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Fraser v. Wells Fargo Bank, N.A.

United States District Court, N.D. California

April 28, 2015

COLIN FRASER, Plaintiff,
v.
WELLS FARGO BANK, N.A., et al., Defendants.

ORDER GRANTING MOTION TO REMAND Re: Dkt. No. 11

JAMES DONATO, District Judge.

This is an employment action that was initially filed in California state court by plaintiff Colin Fraser against defendants Wells Fargo Bank, National Association and Wells Fargo Bank, Ltd., alleging causes of action for violation of the California Family Rights Act, wrongful termination in violation of public policy, racial discrimination and retaliation. Dkt. No. 1-1. Defendants removed the action to this Court on February 19, 2015, invoking the Court's diversity jurisdiction. Dkt. No. 1.

Before the Court is plaintiff's motion for leave to amend complaint and to join defendant and motion to remand to state court. Dkt. No. 11. The Court finds the motion suitable for decision on the papers pursuant to Civil Local Rule 7-1(b), vacates the hearing that was set for April 29, 2015, and grants the motion.

DISCUSSION

Plaintiff seeks remand on the basis that diversity jurisdiction does not exist because "defendant Wells Fargo Bank, Ltd. is a California entity." Dkt. No. 11-1 at 6. In response, defendants do not dispute that Wells Fargo Bank, Ltd. is a California citizen, but they argue that its citizenship can be ignored for purposes of the jurisdictional inquiry because that entity is a "sham defendant." Dkt. No. 12 at 4. Defendants have submitted two single-page declarations in support of that argument. One states that "Mr. Fraser was employed by Wells Fargo Bank, N.A. from September 5, 2003 to May 24, 2012, " and the other states that Wells Fargo Bank, N.A. and Wells Fargo Bank, Ltd. "are separate corporate entities that were established at different times and have different headquarters and principle [ sic ] places of business." Dkt. Nos. 12-1, 12-2.

As a preliminary matter, the removal statute is to be strictly construed against removal jurisdiction, and the party seeking removal bears the burden of establishing its propriety. See, e.g., California ex rel. Lockyer v. Dynegy, Inc., 375 F.3d 831, 838 (9th Cir. 2004). Furthermore, "any doubt about the right of removal requires resolution in favor of remand." Moore-Thomas v. Alaska Airlines, Inc., 553 F.3d 1241, 1244 (9th Cir. 2009).

A key question here is whether Wells Fargo Bank, Ltd. can properly be considered a sham defendant. To show that the joinder was fraudulent, the burden is on defendants to establish that "the plaintiff fails to state a cause of action against a resident defendant, and the failure is obvious according to the settled rules of the state." McCabe v. Gen. Foods Corp., 811 F.2d 1336, 1339 (9th Cir. 1987). In other words, "[t]he removing party must prove that there is absolutely no possibility that the plaintiff will be able to establish a cause of action against the in-state defendant in state court.'" Blazek v. ADESA California, LLC, No. 09cv1509 BTM (BLM), 2009 WL 2905972, at *1 (S.D. Cal. Sept. 8, 2009) (quoting Green v. Amerada Hess Corp., 707 F.2d 201, 205 (5th Cir. 1983)).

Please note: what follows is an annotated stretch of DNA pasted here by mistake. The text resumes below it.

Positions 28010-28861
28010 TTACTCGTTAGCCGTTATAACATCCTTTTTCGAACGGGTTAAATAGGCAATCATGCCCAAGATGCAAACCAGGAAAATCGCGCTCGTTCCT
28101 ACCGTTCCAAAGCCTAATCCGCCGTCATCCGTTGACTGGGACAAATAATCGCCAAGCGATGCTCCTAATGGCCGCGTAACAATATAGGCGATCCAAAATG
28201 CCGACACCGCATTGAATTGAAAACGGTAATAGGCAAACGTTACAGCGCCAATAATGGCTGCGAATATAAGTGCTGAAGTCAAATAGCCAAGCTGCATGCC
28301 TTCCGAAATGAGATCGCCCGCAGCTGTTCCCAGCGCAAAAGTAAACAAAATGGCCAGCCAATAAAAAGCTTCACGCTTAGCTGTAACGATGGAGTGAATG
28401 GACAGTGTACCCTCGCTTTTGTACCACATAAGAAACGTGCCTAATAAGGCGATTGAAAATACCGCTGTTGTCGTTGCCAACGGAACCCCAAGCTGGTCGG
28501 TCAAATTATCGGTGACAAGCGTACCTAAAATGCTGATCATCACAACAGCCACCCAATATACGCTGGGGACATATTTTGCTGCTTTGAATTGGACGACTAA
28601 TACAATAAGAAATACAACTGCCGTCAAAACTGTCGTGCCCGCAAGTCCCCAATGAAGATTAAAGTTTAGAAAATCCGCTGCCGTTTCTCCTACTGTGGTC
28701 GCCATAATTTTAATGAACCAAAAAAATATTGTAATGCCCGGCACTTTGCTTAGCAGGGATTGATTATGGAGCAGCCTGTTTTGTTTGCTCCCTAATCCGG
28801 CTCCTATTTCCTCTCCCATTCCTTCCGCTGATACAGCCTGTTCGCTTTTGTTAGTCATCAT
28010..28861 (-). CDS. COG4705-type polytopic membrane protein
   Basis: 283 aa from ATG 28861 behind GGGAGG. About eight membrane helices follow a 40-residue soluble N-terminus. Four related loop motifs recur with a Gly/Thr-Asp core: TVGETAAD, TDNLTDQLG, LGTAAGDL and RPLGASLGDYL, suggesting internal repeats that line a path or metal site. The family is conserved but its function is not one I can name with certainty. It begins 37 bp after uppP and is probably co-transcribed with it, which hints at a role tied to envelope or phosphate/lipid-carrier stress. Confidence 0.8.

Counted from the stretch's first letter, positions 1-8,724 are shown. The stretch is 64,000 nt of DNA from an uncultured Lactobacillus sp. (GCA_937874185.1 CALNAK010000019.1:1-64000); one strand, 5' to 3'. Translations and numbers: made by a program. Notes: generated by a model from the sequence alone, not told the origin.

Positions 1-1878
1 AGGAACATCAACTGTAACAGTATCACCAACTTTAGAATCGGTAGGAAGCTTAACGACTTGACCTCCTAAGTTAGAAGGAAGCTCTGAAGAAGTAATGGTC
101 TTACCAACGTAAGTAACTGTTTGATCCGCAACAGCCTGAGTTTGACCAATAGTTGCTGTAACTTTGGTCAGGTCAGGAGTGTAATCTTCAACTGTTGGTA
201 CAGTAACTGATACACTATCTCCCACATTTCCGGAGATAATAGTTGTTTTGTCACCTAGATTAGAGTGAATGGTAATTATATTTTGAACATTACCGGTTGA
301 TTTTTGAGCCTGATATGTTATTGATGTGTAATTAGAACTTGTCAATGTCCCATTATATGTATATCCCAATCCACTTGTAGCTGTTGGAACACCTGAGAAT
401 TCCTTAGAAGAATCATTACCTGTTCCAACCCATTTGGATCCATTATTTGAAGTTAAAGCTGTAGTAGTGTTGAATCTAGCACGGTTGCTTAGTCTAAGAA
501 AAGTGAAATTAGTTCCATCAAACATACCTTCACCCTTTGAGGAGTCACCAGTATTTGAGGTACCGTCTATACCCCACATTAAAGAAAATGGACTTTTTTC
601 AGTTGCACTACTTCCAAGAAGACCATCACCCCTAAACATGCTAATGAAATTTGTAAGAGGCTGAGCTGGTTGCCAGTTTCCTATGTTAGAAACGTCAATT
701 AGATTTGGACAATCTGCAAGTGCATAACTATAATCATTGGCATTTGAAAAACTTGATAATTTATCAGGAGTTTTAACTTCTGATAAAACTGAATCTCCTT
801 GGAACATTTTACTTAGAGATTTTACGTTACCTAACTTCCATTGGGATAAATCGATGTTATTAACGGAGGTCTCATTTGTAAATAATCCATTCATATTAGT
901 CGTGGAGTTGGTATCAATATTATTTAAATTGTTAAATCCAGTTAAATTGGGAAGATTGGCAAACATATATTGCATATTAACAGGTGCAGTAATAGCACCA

Defendants have failed to meet their heavy burden here. Although defendants argue that Wells Fargo Bank, Ltd. should be disregarded as a sham defendant because only Wells Fargo Bank, N.A. employed plaintiff, defendants themselves acknowledge that any of the following can be considered an "employer" for purposes of California law: "one who: (a) exercises control over the wages, hours or working conditions of an employee, (b) suffers or permits an employee to work, or (c) engages an employee, thereby creating a common law, or regular, ' employment relationship." Dkt. No. 12 at 4 (citing Martinez v. Combs, 49 Cal.4th 35, 64 (2010)). The two perfunctory declarations submitted by defendants hardly remove all possibility that any of these avenues could be found to apply here to Wells Fargo Bank, Ltd. Moreover, "there are several theories under which a corporate entity separate from the corporate entity that officially employs the plaintiff may be deemed the plaintiff's employer as well." Blazek, 2009 WL 2905972, at *2 (noting, for example, the "integrated enterprise" test under California law). Those theories, too, are left wide open by the materials submitted by defendants.

CONCLUSION

There is simply no way the Court could conclude based on the record before it that there is no possibility that plaintiff can establish that Wells Fargo Bank, Ltd. is his employer. Under these circumstances, the Court cannot disregard that defendant as a "sham defendant." Defendants have not carried their burden of establishing that the Court has removal jurisdiction over this action. The Court consequently grants plaintiff's motion to remand on that basis, declines to reach the other arguments presented by the motion, and remands the action to the California Superior Court for the County of Contra Costa.

IT IS SO ORDERED.


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